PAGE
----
As readers may now, the Anaheim Union High School District has placed a $249 million school bond on the November ballot; from the OCR:

Voters in five cities will decide in November whether to approve a $249 million bond measure aimed at updating 19 aging schools within the Anaheim Union High School District.

The district’s Board of Trustees voted 4-1 Thursday morning to put the measure to voters living within the fourth-largest school district in Orange County, which serves 32,000-plus students from portions of Anaheim, Cypress, Buena Park, La Palma and Stanton.

Consultants Chris Nguyen and Chris Emami of Custom Campaigns are doing the anti-bond campaign, and the Lincoln Club of Orange County is also involved in the effort to defeat the bond. The AUHSD botched its last school bond, wasting millions of dollars. Today, the district is headed by a new superintendent has has never administered a school site, let alone a large, multi-city school district. Neither inspires confidence as to the proper, successful management of a quarter-of-a-billion dollar school bond.

Among those signing the ballot argument against the bond are former AUHSD Trustee Alexandria Coronado and Lincoln Club President Wayne Lindholm.

Of course, there has been the usual pro-bond campaign politicking by the school district. We see the predictable manipulation of students into speaking out in favor of the massive bond issue; for example, in this OC Register article that is prominently featured on the AUHSD website:

In the meantime, a group of students on Monday announced an online petition meant to gather support for fixing up the district’s 19 campuses, mostly made up of middle and high schools. The signatures will be presented July 11, the day the school board is scheduled to decide whether to place the proposed bond measure on the ballot.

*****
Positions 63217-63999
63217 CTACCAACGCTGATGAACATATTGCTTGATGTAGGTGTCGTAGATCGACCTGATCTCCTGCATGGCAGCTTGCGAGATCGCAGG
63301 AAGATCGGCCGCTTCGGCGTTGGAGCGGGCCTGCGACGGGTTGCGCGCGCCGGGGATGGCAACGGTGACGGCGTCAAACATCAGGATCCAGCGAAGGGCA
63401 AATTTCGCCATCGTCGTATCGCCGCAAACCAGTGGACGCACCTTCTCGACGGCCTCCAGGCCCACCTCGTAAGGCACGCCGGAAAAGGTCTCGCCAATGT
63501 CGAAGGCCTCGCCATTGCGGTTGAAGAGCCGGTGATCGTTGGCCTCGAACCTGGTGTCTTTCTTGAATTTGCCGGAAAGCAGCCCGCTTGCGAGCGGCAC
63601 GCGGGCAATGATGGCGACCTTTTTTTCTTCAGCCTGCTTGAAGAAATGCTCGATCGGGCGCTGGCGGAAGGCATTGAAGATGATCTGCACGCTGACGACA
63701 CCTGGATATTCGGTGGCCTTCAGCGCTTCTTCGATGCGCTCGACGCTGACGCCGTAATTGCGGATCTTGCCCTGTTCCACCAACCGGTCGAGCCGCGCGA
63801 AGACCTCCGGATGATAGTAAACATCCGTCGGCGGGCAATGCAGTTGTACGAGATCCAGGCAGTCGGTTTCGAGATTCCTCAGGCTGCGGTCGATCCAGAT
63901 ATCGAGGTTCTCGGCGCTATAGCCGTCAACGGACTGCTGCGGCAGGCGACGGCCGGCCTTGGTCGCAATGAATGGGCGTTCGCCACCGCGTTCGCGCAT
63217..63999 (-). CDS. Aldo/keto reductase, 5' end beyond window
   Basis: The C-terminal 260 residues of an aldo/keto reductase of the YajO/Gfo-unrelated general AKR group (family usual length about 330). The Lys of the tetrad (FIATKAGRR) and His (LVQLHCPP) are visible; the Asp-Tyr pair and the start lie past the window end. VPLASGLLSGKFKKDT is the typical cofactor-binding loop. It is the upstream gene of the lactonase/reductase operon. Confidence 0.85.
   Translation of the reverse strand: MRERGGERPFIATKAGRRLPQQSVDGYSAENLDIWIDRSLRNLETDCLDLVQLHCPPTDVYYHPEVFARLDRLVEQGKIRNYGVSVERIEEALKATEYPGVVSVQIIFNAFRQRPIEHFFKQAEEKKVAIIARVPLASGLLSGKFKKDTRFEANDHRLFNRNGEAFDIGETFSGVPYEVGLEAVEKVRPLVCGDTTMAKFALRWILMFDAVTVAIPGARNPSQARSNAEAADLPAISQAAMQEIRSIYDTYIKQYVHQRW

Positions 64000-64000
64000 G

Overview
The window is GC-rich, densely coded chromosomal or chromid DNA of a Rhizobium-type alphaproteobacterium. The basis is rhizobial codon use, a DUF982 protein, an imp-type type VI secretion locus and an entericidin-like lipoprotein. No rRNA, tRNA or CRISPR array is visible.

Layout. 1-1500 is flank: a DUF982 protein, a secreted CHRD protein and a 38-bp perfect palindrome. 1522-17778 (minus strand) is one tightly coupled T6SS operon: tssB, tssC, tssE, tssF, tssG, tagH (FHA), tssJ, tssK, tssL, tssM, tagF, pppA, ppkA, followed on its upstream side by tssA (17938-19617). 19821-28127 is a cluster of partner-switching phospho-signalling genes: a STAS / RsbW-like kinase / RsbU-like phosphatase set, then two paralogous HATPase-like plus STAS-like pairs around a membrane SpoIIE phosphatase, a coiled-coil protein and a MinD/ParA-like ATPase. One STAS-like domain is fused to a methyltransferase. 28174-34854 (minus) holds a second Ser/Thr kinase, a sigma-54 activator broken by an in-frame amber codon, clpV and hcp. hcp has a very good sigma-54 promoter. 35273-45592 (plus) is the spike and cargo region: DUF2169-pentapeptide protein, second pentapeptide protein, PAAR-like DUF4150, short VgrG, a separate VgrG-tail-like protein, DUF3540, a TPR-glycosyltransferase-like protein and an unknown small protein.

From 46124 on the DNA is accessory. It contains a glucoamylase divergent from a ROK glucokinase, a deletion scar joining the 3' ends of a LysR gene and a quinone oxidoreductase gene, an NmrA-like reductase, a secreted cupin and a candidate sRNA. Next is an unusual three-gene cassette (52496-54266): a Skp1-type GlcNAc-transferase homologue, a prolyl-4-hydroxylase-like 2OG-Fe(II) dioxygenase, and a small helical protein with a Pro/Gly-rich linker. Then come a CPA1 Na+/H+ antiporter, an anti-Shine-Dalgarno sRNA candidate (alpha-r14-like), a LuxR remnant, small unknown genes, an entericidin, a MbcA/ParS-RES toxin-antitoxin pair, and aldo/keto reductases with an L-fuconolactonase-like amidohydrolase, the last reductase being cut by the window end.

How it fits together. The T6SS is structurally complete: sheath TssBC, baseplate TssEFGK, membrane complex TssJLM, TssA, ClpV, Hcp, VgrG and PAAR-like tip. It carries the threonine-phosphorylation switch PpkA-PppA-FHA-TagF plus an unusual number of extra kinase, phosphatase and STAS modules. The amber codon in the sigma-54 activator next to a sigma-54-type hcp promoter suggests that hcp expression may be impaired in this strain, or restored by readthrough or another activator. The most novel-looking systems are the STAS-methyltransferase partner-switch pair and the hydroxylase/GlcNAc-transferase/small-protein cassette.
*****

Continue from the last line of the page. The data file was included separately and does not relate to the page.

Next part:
“We only go as far as our facilities,” Superintendent Michael Matsuda said. “Never mind competing on a worldwide level, if we can’t compete with kids in south Orange County, then we’re going to be in trouble. I believe that many folks understand that education is vital for our long-term, continued success.”

While it’s generally a positive thing when teenagers take in interest in government in politics, would anyone take a 17-year old’s advice on how to manage their personal or household finances, let alone on the wisdom of a $249 million bond issue (which is actually more than $500 million at the end of the day)?

I would also take issue with Mr. Matsuda’s claim, “We only go as far as our facilities.” If the experience of the past four decades has demonstrated anything, it is that pouring money into the public school system doesn’t result in better educated students. Students can receive a sub=standard education in new, cutting-edge facilities, and receive an excellent education in old facilities (inner city Catholic schools do it all across the country). The most important factors are having motivated, quality teachers in the classroom and parents who spurt their children to listen, learn and apply themselves.